New Report: Government has gathered momentum to act on food security, but must now find 'impetus'
7 April 2021
Government Ministers mobilised their departments to prevent food insecurity during the covid-19 pandemic, but the impetus to do so must be sustained as the country re-opens.
- Read the report | PDF version
- Inquiry: COVID-19 and food supply: follow up
- Environment, Food and Rural Affairs Committee
In a new report, the House of Commons EFRA Committee highlight the almost 1 in 10 households who have, during the two most recent national lockdowns, experienced food poverty, and again urge the Government to appoint a new Minster for Food Security and consult on a national 'right to food' in England.
The follow-up report examines the six months following the publication of the Committee's July 2020 Covid-19 and Food Supply report. Jointly addressing food insecurity and the food supply chain, in particular as the hospitality industry re-opens, the Committee recommend:
- With the number of people experiencing food insecurity likely to have worsened as a result of lockdowns, the Government should conduct an annual food security report, sustaining this frequency until the combined economic fallout of covid-19 and Brexit has passed.
- A new Minister for Food Security should be appointed to work cross-departmentally, ensuring that everyone, and especially the most vulnerable, have access to enough affordable nutritious food. The Government must also consult on a legal 'right to food' and address this in its White Paper responding to the National Food Strategy, due early this summer.
- In the event of another lockdown, the Government should ensure that families with children eligible for free school meals continue to be able to feed their children. The report also calls on the Government to learn from the unacceptable food parcels provided by some suppliers in January , and ensure that 'any future offering is consistently up to standard'.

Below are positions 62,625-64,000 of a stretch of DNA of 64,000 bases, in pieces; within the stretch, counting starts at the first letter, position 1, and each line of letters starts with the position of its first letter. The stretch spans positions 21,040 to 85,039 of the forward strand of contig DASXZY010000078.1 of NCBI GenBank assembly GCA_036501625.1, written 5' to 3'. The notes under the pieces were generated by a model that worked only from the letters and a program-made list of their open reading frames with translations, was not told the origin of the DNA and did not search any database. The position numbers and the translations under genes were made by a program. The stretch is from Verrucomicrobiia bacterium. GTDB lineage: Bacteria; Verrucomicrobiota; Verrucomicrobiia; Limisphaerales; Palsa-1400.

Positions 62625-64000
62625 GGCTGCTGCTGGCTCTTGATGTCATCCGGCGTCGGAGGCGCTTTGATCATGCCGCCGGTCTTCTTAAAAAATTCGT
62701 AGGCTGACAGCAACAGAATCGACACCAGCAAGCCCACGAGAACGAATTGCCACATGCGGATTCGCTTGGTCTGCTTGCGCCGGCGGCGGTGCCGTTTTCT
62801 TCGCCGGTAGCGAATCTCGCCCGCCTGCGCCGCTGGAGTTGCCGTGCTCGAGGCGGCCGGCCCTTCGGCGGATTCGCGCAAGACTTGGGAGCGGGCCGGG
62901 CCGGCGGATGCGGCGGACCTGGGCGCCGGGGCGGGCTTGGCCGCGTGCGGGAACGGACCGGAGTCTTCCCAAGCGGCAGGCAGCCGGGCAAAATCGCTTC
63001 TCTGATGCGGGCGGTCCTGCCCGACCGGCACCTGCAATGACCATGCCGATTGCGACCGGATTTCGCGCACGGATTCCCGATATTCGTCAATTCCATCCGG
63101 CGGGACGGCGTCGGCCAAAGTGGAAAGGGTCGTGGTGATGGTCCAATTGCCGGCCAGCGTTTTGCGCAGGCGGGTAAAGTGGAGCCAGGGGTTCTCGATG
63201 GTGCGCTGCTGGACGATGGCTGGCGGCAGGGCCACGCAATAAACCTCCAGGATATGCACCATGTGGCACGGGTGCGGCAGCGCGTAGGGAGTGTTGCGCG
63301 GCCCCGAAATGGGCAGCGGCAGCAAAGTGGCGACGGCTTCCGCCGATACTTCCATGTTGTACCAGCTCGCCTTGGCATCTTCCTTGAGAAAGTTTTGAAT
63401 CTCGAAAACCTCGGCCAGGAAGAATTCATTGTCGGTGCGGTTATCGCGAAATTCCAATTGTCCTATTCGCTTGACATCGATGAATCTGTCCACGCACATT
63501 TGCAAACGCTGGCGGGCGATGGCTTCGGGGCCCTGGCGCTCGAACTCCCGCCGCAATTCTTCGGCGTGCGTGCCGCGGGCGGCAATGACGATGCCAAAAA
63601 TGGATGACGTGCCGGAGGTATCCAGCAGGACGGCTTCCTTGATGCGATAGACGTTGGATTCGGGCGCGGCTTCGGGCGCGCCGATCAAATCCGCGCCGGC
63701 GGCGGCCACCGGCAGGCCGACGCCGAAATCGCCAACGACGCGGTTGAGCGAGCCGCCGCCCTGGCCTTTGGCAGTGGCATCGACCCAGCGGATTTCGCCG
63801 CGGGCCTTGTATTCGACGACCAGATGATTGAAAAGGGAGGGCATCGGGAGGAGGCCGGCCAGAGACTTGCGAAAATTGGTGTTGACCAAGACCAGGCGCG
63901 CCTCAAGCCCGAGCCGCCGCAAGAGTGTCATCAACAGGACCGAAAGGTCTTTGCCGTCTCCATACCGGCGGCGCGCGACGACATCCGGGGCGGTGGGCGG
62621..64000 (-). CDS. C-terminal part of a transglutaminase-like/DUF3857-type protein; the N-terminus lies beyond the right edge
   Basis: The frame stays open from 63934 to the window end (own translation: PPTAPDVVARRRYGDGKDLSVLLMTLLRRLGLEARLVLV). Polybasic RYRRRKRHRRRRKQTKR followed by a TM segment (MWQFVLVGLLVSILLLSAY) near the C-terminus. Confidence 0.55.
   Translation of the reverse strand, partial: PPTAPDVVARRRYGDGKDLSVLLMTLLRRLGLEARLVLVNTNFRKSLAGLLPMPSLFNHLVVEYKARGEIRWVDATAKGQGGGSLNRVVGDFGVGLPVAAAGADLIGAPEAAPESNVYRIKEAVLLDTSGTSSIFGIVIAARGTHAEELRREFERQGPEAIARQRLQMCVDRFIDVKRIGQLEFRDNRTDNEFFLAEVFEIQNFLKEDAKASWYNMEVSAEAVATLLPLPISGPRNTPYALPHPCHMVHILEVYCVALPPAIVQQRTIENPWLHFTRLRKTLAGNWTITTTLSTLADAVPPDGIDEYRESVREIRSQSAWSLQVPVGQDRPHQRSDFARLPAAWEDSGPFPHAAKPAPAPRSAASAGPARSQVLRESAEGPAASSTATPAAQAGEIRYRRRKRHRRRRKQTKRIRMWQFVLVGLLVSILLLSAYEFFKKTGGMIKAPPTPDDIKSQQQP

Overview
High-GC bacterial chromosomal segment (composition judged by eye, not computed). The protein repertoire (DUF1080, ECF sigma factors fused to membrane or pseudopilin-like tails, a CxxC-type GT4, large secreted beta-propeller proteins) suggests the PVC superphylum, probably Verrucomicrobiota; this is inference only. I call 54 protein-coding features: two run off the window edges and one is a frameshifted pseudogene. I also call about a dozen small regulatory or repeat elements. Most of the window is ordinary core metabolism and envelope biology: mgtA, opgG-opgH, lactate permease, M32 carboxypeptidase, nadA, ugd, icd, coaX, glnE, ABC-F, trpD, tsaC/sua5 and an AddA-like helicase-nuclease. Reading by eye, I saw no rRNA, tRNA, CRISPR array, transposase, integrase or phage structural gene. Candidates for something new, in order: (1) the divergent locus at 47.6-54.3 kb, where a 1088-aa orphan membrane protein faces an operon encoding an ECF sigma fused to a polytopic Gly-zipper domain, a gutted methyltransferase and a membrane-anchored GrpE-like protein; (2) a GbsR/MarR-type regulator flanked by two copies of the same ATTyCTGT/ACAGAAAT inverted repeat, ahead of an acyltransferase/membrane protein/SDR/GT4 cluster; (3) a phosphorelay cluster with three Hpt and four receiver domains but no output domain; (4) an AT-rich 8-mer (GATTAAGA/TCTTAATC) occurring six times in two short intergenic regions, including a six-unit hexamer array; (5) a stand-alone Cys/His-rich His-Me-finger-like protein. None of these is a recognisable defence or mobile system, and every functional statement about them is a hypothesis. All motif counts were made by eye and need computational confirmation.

- The Government must call on retailers to 'recognise their responsibility' to assist clinically extremely vulnerable (CEV) people who are shielding to access food, including the removal of delivery charges and minimum online spends for them. The report also raises concerns about people with disabilities who are unable to access online food delivery, recommending that Government ensures they receive the assistance they need. Retailers must also ensure that efforts to make their stores “covid secure” do not exclude people with disabilities.
- The Government should provide ongoing support to charities working to distribute surplus food from the farm gate to frontline food aid providers.
- In anticipation of hospitality reopening on April 12th, the Government must urgently recognise the impact of the sector's closure on its suppliers. Additional financial support should be provided to hospitality suppliers, particularly small businesses, during the period of reopening.
Neil Parish MP, Chair of the Environment, Food and Rural Affairs Select Committee, said:
"During the covid crisis, different Government departments pulled together to make sure that the most vulnerable in our society were fed. This should set a precedent. We have a duty to ensure that access to enough nutritious food is a fundamental right for everyone in the UK, which is why, for the second time in a year, our Committee urge the Government to appoint a new Minister specifically to address food security.
"The Government must now learn lessons from the pandemic, using the teething problems it encountered in distributing food to ensure that, in 'normal times', disadvantaged groups- such as those without internet access- do not slip between the cracks.
"It also has a responsibility to support businesses right the way through the food supply chain. As hospitality opens up from next Monday, additional financial support must be provided to its suppliers, else the funding rightly given to pubs, restaurants and cafes to get them through the lockdown will be wasted."